Transparency is something to strive for if you want to come across as a credible business partner for patient organizations. Additionally, it may be a compliance requirement, see e.g. the EFPIA Code of Practice on Relationships between the Pharmaceutical Industry and Patient Organisations, artice 5 on Transparency (p. 4). Compliance experts should be involved early to provide clarity in regard of which information can and should be made transparent - or not - to the patient organization and to the public. Where the company cannot be transparent, e.g. when a product of the company is involved, or because the survey would be biased by disclosing the company, this needs to be properly explained. However, it is recommended to where and whenever possible and reasonable, show a name and face of the company to the people before involving an agency.
Co-creation of a questionnaire or survey with patient representatives is powerful, when both parties have the same goal in mind. In addition to information provided by patient organizations and patients themselves, you can also think about involving caretakers and relatives or nurses who can provide a lot of insights and help you understand patient needs. If requested by the patients, accept a caretaker or physician of choice to join them during interviews.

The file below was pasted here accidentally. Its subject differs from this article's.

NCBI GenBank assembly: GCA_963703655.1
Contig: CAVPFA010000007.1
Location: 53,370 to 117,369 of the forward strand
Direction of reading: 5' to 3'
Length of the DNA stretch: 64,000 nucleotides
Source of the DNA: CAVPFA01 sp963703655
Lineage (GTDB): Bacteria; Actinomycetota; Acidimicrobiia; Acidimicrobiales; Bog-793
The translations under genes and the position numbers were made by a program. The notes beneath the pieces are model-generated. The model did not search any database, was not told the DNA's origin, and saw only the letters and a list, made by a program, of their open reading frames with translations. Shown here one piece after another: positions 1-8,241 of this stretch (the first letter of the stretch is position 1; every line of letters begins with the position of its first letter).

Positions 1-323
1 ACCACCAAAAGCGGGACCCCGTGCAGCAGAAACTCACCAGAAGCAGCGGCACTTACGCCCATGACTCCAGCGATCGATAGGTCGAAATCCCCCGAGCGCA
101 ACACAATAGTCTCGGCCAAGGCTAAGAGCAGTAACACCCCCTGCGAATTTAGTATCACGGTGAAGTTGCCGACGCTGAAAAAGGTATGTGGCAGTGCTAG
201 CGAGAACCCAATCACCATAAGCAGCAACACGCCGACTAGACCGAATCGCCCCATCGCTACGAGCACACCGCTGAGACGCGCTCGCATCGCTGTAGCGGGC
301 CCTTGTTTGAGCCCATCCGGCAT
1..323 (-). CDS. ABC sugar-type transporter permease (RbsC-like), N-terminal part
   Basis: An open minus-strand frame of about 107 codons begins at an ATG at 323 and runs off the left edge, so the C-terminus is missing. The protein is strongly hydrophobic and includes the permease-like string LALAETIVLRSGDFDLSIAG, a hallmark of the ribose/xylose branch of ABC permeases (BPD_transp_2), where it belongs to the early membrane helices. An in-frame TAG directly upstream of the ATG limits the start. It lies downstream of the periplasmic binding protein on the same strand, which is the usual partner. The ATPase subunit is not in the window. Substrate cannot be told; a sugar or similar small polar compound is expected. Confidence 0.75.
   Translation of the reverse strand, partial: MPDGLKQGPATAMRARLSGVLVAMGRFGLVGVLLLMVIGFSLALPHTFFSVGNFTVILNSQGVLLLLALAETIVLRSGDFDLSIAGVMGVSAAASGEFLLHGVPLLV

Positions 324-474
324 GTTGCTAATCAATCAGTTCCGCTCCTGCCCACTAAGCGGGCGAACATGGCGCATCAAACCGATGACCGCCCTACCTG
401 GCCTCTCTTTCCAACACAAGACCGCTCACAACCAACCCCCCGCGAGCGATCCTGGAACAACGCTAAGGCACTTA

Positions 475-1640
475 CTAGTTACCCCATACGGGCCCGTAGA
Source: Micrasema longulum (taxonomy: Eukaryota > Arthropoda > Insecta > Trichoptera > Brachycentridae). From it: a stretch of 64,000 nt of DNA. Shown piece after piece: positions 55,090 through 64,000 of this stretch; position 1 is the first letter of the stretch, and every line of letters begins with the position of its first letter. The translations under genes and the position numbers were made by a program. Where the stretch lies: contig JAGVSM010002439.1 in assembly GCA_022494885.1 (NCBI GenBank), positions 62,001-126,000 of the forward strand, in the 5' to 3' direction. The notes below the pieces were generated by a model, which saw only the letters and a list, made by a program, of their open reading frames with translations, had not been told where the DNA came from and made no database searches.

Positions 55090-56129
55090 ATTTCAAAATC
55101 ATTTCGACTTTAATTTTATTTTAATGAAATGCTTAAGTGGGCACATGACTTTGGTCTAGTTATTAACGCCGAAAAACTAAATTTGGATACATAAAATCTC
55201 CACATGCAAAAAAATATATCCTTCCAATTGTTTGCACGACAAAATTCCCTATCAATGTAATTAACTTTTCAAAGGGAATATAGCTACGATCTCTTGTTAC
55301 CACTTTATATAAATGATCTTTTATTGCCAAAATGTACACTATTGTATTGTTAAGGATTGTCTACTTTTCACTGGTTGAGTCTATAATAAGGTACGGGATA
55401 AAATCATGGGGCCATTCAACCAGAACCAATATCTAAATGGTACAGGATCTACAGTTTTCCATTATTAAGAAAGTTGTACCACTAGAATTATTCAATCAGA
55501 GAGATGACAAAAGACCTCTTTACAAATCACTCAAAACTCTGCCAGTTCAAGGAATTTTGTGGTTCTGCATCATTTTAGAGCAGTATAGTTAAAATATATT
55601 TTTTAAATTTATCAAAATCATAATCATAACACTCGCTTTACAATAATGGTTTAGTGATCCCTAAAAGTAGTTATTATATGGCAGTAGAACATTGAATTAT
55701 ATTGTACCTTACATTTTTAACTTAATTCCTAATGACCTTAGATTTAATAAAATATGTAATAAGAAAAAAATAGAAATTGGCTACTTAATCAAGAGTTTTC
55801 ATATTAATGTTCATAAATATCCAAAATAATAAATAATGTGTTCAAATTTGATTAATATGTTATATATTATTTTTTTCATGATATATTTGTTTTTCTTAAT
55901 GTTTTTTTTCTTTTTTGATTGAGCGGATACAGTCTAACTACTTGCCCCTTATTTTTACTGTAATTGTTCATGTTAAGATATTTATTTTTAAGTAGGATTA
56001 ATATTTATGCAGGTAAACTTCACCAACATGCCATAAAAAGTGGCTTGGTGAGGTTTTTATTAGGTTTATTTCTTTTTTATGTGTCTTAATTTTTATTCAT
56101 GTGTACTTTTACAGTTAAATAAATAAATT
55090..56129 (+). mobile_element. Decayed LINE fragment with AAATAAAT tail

After your contact, make sure to follow up with (anonymized) results. Visuals showing product profiles and differences between therapeutic options are very helpful to increase understanding, rather than lots of text. You can also give something else in return. This can be a donation, an open door event and/or a webinar that gives the patient organization valuable knowledge in exchange. It will help your company to being perceived as ethical, serious and reliable. Discuss the best way of a fair return with patient representatives prior to the start of the project. See also checklist "Feedback of a Patient Organization".
Mapping the Patient Landscape
Following a general understanding of the patient journey and unmet needs and beforesystematically interacting with patients and KOLs in a specific therapeutic area a company should have an understanding of the stakeholder field. The checklist below can help you obtain such an understanding, by: